The extent to which the child is prepared for adoption has significant impact on easing the transition into the family.
New York, NY (PRWEB) September 28, 2013
In order to ensure the successful placement of older children and sibling groups, it is critical that all professionals involved in the adoption process are informed by the best current research and are all working out of the same paradigm to maximize success. Spence-Chapin licensed social workers traveled to Bogota, Colombia this week to present trainings to ICBF staff and Colombian child welfare advocates who are key in facilitating domestic or international adoption of older children and sibling groups. The trainings focused on maximizing potential success of placement for older children and sibling adoption.
School-age children, those who are 8 years old and older at time of placement, are the most overly represented population in orphanages worldwide. However, the fears, unknowns, and myths surrounding the adoption of older children discourage many prospective parents from exploring this option. Currently, close to 8,000 children in Colombia, ages 10 and older, are waiting for a family.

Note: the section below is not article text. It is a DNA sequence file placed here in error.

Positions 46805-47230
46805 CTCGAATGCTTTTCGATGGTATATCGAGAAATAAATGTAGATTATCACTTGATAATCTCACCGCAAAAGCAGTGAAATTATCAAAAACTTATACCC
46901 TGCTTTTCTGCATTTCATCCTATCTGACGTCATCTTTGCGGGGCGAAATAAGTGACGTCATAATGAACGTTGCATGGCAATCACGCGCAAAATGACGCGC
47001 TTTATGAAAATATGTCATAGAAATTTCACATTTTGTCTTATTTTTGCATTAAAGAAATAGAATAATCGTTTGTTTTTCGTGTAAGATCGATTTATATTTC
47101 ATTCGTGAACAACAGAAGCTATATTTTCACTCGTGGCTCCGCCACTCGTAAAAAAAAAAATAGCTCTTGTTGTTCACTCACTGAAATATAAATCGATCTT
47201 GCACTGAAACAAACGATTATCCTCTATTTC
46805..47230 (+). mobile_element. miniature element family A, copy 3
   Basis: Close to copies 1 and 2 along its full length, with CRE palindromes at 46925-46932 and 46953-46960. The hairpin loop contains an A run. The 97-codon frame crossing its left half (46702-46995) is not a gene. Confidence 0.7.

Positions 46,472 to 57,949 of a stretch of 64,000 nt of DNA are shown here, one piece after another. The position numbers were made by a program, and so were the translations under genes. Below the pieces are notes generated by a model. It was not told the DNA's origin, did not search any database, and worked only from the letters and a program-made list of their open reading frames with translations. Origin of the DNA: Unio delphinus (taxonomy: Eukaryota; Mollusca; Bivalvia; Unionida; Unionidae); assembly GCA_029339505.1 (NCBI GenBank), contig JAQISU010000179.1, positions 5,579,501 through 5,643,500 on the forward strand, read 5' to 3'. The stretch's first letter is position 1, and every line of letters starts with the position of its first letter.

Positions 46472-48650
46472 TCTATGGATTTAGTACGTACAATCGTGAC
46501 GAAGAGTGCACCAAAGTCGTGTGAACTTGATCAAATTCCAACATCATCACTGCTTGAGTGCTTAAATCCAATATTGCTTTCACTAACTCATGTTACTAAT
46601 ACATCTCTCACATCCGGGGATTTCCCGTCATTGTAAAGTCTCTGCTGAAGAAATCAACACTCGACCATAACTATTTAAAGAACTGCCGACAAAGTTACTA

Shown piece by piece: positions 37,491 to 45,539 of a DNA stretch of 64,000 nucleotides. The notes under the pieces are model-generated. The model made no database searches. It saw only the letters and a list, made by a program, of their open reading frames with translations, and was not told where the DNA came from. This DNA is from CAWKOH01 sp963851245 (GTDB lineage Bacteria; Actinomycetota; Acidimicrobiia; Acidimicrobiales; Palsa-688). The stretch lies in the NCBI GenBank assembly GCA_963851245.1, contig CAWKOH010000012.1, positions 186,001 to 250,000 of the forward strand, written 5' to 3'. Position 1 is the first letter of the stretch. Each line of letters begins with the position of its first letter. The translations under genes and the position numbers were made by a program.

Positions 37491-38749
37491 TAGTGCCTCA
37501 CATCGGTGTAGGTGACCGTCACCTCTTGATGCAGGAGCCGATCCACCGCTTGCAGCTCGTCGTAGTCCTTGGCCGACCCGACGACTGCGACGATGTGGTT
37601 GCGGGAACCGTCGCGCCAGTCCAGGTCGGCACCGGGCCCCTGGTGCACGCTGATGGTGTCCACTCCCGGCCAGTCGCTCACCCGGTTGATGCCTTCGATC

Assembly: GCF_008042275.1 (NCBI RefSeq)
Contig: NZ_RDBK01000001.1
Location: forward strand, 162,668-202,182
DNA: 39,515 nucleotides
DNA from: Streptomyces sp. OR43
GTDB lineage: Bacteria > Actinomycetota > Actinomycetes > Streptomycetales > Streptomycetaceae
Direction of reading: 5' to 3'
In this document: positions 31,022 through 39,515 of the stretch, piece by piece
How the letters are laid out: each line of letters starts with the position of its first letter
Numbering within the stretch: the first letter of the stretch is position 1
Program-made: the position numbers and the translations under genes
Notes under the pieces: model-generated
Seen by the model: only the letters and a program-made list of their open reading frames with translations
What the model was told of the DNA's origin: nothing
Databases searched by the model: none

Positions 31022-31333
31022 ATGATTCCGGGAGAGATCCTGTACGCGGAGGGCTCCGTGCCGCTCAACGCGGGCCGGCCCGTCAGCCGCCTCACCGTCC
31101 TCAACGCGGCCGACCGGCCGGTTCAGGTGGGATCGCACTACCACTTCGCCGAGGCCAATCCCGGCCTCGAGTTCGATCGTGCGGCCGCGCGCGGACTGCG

The professionals involved in the adoption process have an important role in preparing the child and the people involved with the child before the child is adopted. The extent to which the child is prepared for adoption has significant impact on easing the transition and maximizing successful incorporation into the family. Using available resources and strategies based on the child’s developmental levels, and current psychological understanding regarding attachment, have been found to be successful in alleviating the child’s anxieties, minimizing the stress associated with change and maximizing incorporation into a new family.
For over 100 years, Spence-Chapin has been the leader in adoption in New York, New Jersey and across the USA finding homes for more than 20,000 children. Spence-Chapin supports families with a well-rounded offering of services including counseling, support groups, parent coaching, mentorships, and more. Similarly, the Instituto Colombiano de Bienestar Familiar/Colombian Family Welfare Institute (ICBF) , established in 1968, provides care services for children, adolescents and families, especially those under threat, insolvency or violation of their rights, and is Colombia's central authority for adoptions.